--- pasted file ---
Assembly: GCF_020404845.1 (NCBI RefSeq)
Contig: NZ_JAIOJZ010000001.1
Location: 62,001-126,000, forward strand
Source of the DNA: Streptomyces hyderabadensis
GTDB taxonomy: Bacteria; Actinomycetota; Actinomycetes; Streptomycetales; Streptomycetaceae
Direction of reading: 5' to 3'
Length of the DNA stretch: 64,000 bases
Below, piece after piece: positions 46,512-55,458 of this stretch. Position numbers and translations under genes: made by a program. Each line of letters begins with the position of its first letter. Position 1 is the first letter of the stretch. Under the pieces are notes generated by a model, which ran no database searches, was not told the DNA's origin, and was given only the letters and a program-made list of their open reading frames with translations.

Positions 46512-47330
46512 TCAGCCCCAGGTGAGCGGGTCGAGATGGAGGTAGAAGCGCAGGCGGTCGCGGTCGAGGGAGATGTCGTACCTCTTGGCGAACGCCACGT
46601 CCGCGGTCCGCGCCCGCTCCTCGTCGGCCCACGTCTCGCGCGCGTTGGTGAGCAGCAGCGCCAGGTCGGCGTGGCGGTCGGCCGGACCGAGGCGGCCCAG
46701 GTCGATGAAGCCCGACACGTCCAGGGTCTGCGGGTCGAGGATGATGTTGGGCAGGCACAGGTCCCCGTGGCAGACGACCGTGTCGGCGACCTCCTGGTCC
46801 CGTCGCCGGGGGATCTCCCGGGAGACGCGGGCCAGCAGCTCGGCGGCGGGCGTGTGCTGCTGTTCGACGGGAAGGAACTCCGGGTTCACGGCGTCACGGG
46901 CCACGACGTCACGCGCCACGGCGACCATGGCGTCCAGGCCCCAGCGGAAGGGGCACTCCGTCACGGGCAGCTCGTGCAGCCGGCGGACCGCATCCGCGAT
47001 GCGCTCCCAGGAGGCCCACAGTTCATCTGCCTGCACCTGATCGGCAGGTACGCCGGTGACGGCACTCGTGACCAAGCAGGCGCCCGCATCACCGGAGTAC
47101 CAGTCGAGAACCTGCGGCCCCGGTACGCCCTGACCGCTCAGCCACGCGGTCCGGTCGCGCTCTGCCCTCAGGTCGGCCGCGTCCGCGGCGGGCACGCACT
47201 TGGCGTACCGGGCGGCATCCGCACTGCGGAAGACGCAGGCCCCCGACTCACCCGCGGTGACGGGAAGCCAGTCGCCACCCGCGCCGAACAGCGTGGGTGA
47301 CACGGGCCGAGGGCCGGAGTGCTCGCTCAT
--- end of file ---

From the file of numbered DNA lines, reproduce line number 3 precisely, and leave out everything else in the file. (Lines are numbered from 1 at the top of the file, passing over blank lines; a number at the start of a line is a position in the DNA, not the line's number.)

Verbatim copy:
Location: 62,001-126,000, forward strand